When Ryogo Tahara, moved to Taiwan from Japan two years ago, he probably could never have imagined where he would be now—head chef of his own two MICHELIN star restaurant in Taipei. Tahara opened logy just three months into his resettlement in Taipei, a daring move which paid off when the restaurant was awarded its first star just five months after its opening. Last year, logy was elevated to new heights when it received two Michelin stars in the MICHELIN Guide Taipei & Taichung 2020.
A graduate of a culinary school in Hokkaido's Shakotan Peninsula, Tahara went to Italy at the age of 27 to pursue his passion in the culinary arts, and set off on a decade's journey working at MICHELIN-starred restaurants.
For him, Italian cuisine is a cuisine that presents local characteristics through local ingredients and spices, which has influenced the way he senses and thinks about ingredients. To date, he has travelled to almost every county and city in Taiwan — including the outer islands — in order to familiarise himself with the local elements and ingredients.
Tahara later returned to Tokyo and joined the two-Michelin-starred restaurant Florilège as the sous chef under head chef Hiroyasu Kawate. There, he delved deeply into French cuisine until he was appointed to open a restaurant in Taiwan. As a Japanese chef trained in Italian and French cuisine launching a restaurant in Taiwan, he led a Taiwanese team to create a new style of cuisine that was inspired by the terroir of Taiwan and the flavors of Asia.
The style of cuisine is expressed in dishes like the restaurant's signature Japanese chawanmushi made with French beef broth with ingredients that are familiar to the Taiwanese palate such as wolfberries and dried squid. There’s also the unexpectedly delightful celery root ice cream, as well as a distinctly Taiwanese dessert of aiyu jelly made with fresh cocoa juice and coconut mousse — a unique blend of flavours born out of fusing local Taiwanese elements with European culinary techniques.
The drive of an athlete in the kitchen
Tahara often likens himself to a competitive sports athlete, setting goals for himself with the steely determination of a champion. Beneath his jokes, Tahara is actually very strict with himself. For example, he makes sure to serve a dish every 13 minutes to ensure it’s at its best when eaten, and that the restaurant has to update its menu every two months.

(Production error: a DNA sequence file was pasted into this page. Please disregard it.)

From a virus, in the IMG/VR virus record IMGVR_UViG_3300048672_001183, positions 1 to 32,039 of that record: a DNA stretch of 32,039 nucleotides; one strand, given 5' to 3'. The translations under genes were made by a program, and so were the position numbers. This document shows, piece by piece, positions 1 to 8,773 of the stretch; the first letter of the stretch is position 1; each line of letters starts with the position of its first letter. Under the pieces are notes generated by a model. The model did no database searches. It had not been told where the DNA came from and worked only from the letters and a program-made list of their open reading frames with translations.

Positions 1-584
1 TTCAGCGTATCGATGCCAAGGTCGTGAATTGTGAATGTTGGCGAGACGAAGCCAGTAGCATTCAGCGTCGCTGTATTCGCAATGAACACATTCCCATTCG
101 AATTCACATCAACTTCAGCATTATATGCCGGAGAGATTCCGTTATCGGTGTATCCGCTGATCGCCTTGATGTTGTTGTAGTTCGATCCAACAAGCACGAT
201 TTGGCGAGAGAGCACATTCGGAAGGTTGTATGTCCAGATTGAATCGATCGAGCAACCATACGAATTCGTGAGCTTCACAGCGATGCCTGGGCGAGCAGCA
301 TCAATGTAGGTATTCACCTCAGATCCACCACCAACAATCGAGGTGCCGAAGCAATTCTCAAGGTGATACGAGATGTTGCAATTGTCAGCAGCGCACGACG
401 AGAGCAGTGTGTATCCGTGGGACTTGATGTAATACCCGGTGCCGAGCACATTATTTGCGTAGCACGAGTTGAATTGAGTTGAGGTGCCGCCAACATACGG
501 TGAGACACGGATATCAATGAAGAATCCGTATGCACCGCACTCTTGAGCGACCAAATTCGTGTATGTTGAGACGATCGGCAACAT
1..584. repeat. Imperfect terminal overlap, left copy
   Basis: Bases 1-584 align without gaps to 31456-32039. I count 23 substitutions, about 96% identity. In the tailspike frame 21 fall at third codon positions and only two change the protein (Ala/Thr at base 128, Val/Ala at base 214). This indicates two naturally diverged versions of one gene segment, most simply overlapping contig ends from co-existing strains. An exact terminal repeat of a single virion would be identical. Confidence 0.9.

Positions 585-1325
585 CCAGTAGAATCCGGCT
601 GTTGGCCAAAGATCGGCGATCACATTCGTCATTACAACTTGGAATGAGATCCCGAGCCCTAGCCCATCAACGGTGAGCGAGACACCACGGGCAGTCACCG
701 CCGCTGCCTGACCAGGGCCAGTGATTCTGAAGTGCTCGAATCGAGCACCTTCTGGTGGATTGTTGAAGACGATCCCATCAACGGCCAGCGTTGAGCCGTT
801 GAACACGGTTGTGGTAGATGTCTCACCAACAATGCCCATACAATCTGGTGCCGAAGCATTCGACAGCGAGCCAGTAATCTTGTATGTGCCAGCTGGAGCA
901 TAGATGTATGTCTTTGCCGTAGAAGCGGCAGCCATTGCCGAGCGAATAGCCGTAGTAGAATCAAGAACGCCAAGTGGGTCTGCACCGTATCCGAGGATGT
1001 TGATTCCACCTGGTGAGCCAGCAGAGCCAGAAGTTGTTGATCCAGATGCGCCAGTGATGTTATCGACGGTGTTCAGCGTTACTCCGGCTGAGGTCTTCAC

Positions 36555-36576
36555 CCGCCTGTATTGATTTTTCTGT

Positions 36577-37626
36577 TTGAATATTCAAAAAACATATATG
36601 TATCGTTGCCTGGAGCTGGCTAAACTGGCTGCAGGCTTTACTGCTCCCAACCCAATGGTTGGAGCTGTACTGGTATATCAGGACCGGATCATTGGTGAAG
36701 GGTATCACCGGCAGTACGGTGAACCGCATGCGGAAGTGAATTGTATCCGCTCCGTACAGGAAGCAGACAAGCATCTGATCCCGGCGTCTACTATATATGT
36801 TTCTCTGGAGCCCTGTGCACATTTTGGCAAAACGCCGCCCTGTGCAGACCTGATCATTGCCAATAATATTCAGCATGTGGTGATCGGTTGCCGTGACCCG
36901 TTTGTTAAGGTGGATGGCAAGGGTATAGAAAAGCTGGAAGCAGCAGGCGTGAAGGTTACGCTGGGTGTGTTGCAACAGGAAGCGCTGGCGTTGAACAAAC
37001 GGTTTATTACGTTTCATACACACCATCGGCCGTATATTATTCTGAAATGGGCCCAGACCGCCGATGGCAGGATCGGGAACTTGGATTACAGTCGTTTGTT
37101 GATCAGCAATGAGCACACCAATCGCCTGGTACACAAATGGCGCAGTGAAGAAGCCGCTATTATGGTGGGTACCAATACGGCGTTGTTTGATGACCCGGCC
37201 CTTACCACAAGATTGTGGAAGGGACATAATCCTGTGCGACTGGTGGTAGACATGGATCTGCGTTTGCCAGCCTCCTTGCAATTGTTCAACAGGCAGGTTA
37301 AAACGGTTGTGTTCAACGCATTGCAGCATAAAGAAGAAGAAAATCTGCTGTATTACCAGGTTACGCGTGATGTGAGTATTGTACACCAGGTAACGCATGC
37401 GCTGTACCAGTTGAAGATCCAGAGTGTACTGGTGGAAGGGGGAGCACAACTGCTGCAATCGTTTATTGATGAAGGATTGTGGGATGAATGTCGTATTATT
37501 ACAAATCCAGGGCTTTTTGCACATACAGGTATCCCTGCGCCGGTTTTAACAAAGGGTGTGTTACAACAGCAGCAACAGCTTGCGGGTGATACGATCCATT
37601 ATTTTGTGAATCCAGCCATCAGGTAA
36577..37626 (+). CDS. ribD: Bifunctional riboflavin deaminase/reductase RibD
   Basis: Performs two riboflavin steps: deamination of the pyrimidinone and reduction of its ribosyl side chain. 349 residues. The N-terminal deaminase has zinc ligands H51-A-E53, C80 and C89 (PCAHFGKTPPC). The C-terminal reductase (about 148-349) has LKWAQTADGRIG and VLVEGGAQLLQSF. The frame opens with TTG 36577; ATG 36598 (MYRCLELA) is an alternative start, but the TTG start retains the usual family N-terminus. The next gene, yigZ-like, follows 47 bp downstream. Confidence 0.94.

He often gets only three hours of sleep — or none at all — and says that he has completely dedicated his life to his job. Because he doesn’t have the time to think about the menu while he’s busy at work in the day, he sacrifices sleep instead and buys himself an extra 35 hours a week by sleeping five hours less than the average person each night.
“Cooking is an expression of a person's attitude. If you don't sacrifice a part of yourself, you can't serve good food," he says. “I'm more like a sports athlete. If you have the goal of winning a championship, then you have to push yourself to do it. Start by sacrificing your time.”
The Great Tohoku Earthquake in Japan took place when he was 28. On 11 March 2011, he woke up in Italy to find the news filled with reports about the earthquake and tsunami on television. "I tuned in and thought about how some of the victims must have things to take care of tomorrow, or that they might compete in an important match a month from now. Their entire futures disappeared in an instant — these folks who gave life their all ended up losing their lives,” he said. If I don't work hard here (in Italy), what other qualifications do I have to survive on? That's when I started to think in that direction and decided to move forward with determination."
Everything in his daily life relates to cooking. For instance, he shares about his habit of buying a latte in the morning before work, and during prep, as he is cutting fish, the taste of coffee is still in his mouth. A connection suddenly forms between the two and they collide to create new culinary possibilities.
“I have no particular interest in making strange dishes or in using strange ingredients. I want to make dishes with ingredients that people know, but have never thought of bringing together, to surprise them and stoke their interest,” says Tahara. "Take the Taiwanese aiyu jelly for instance. This dessert was served at our opening with carbonated coconut. The Taiwanese are very familiar with aiyu coconut jelly, but because the coconut we use is carbonated, each bite feels bubbly and very refreshing. The dessert is served with fresh cocoa juice and sometimes with basil-infused pineapple juice, which never fails to delight."
So, having earned two stars this year, does he see himself slowing down and relaxing a little? Tahara shakes his head emphatically. “Although we are honoured to receive the two stars, my heart still tells me there are many areas in which I do not qualify and where there is still a lot of room for improvement,” he says, in his usual light-hearted manner, yet as serious and determined as ever.